Annamaria on Monday
My winter in the Eastern Hemisphere was extreme in a number of ways.
At 83 days, it was my longest time away from home ever.
I logged a lot of air miles: one trip took me from Hoedspruit to Jo’burg to Dubai to Rome to Florence in 28 hours. And the trip back to New York, last week—from Florence to Dusseldorf to London to New York, lasted just under 24.
During my stay in Cape Town, Stan took us down to the Cape of Good Hope, which to me, growing up in New Jersey, has always seemed like the other end of the world.
But more than the physical, it was the emotional extremes that made my last three months so intense.
For one thing, my adventurous spirit burns as bright as ever, but I am still learning to fly solo. So venturing forth comes with a great high of anticipation, but also a daunting unfilled need to validate the experience by sharing it with a dear companion. Full and empty at the same time.
This yin and yang followed me wherever I went, most intensely during that week I spent in the bush, where my soul was nourished, as it ever has been in that sacred environment. But still my heart was tugged by an ever-present longing for what was missing.
I carried two photos with me the whole while. One is my favorite photo of myself, at age 14 months. I still feel this exuberant, enthusiastic, loving child inside me, reaching out.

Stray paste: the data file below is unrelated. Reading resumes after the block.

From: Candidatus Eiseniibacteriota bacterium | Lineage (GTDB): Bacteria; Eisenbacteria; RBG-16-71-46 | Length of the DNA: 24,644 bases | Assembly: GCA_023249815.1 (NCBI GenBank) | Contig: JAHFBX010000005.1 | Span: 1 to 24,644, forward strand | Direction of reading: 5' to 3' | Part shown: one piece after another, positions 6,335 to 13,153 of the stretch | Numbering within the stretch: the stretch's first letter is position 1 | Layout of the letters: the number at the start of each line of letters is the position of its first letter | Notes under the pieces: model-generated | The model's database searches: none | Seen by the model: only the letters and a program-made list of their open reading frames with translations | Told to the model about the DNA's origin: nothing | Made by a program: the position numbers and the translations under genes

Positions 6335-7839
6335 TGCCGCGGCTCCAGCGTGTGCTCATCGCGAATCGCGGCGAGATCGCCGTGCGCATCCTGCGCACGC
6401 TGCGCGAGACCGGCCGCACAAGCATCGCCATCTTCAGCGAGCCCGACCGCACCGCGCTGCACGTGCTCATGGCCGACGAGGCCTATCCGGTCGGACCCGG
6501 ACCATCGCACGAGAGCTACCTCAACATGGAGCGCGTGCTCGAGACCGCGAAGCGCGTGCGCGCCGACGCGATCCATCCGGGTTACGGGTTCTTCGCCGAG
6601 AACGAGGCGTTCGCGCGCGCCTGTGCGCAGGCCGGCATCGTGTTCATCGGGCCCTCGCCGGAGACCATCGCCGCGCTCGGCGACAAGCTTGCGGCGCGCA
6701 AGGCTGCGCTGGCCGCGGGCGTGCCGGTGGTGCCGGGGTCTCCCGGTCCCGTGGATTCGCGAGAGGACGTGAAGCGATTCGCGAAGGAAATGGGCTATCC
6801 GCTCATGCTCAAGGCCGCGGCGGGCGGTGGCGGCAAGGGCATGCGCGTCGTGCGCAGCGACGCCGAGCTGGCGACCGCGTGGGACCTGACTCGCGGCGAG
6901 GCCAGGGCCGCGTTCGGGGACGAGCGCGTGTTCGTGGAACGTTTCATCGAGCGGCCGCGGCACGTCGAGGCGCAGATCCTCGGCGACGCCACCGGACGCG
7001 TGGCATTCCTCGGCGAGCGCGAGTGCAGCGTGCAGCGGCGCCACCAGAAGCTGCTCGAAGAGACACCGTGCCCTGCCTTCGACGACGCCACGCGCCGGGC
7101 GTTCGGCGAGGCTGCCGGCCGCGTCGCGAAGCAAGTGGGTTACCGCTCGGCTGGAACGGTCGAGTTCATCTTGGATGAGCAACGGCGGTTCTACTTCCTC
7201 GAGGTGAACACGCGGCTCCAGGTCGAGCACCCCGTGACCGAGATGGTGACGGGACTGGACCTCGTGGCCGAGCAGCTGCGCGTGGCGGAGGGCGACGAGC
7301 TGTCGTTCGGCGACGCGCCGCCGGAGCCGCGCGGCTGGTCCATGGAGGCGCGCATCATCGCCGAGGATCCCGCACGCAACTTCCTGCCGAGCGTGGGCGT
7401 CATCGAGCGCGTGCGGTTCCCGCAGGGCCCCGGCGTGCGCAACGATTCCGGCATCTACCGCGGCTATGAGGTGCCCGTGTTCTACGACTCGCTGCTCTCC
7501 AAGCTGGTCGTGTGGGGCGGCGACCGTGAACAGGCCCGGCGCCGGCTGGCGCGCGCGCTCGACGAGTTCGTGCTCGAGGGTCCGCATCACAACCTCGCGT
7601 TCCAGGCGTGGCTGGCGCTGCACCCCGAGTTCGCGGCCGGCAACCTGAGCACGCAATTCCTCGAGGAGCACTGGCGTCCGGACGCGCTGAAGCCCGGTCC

The other is my favorite picture of David, one I took of him looking out over the vast Serengeti. What I had with him is also still with me, though it is gone forever from my daily life.
While in this complicated state of mind, it helped me to pay close attention to the night sky. Perhaps that old saw is truly wise—that the vastness of the universe puts our petty problems in perspective. But perhaps there is a deeper truth—that all that darkness and those intense lights become truly beautiful only if we experience them as two aspects of the same picture.
|The Moon and Venus as seen from my terrace in Florence|
There is a tree next to Stan’s bungalow at Ingwelala. He told me that elephants had come into the garden and, inexplicably, after eating a few leaves from the top, broke the tree in half, leaving only a stump. It seemed dead. Then, afterwards, a new branch grew from the bare trunk. I fell in love with that tree. It seemed symbolic of my life. Something came along, something that seemed random, that tried to kill it, but it grew a new branch, and it lived.
At my request, Stan took this picture of me with that tree.